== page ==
5dez 2022
06:30 UTC

Lexical frequency effects on phonetic production in L1 and in L2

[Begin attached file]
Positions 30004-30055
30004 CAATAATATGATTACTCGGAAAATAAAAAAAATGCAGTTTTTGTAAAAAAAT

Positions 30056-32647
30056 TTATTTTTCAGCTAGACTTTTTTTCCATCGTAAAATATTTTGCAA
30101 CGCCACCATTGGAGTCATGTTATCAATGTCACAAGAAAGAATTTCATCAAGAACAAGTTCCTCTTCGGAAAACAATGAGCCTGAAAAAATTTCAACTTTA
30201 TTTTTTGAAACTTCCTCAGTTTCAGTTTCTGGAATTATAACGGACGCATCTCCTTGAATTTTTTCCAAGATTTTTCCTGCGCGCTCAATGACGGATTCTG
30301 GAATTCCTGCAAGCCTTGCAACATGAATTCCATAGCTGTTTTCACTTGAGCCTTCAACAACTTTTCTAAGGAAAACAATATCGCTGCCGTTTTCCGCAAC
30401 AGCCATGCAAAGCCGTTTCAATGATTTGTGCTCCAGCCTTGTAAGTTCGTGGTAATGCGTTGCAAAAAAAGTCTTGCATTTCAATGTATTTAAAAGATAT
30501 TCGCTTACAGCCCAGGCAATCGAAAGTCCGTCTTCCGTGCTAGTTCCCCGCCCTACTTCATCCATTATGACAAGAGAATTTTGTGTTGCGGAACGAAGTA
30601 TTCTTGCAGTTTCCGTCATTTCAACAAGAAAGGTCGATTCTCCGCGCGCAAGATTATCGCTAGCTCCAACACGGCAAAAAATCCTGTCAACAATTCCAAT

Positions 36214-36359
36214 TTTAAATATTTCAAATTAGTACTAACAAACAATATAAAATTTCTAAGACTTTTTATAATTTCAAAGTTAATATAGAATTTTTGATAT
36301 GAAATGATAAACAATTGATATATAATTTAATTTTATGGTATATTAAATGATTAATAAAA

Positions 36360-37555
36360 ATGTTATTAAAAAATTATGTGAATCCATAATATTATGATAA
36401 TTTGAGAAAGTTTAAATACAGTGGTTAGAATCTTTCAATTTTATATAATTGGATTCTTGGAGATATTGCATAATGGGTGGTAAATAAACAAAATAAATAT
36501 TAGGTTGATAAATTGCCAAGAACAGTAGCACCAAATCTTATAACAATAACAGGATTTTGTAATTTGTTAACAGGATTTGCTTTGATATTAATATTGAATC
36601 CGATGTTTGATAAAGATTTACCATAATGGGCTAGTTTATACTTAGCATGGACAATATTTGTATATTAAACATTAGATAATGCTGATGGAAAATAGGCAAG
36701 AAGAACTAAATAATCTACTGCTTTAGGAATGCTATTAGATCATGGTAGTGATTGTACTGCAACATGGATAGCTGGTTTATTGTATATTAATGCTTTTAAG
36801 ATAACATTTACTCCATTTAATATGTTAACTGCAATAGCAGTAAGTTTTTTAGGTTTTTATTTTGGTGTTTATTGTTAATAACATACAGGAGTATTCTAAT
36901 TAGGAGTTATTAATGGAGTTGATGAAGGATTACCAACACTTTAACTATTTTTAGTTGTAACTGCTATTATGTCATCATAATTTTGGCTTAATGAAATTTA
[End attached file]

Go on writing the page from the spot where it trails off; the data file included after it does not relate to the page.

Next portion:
This paper proposes a review of the literature on the role of lexical frequency on the phonetic production of language acquisition data and spontaneous speach data. Language acquisition is vastly influenced by the frequencies of linguistic items learners experience in their contact with a certain language. This phenomenon is called ‘frequency effects’, and refers to the computation of the times the learner is exposed to language data in the input, and the effects such exposure has on his/her linguistic output (Gries 2008). Thus, language learning is argued to be an implicit phenomenon that is based on statistical learning triggered by frequency distributions of structural regularities within a language, as a consequence of the strength of associations between representations (Ellis 2006a). In phonetic-phonological learning, one may argue that regularities from the input are learned under the same principle of frequency effect, that being, the more a speech sound occurs in the input a learner is exposed to, the more this sound will be perceived and produced by the learner. In spontanous speech, however, it is noticed another type of influence of frequency distributions in the léxicon, which is the more frequent a word is the less accurate is its production (Ernestus, 2008). For instance, the word natuurlijk in Dutch is a highly frequent word in the lexicon, so it is very often produced by native speakers as “tuurlijk” or “tuur”, even when speakers have no conscience of such reductions. It is interesting to observe that the portion of the word which is preserved in production in such reductions is the prominent syllable of the word, presuming that the speaker has the listener “in mind” when he/she speaks. This phenomenon and a series of others will be approached in this review and one will try to account for what has been the answer to the question on the effect of lexical frequency on phonetic production by learners and native speakers of the languages.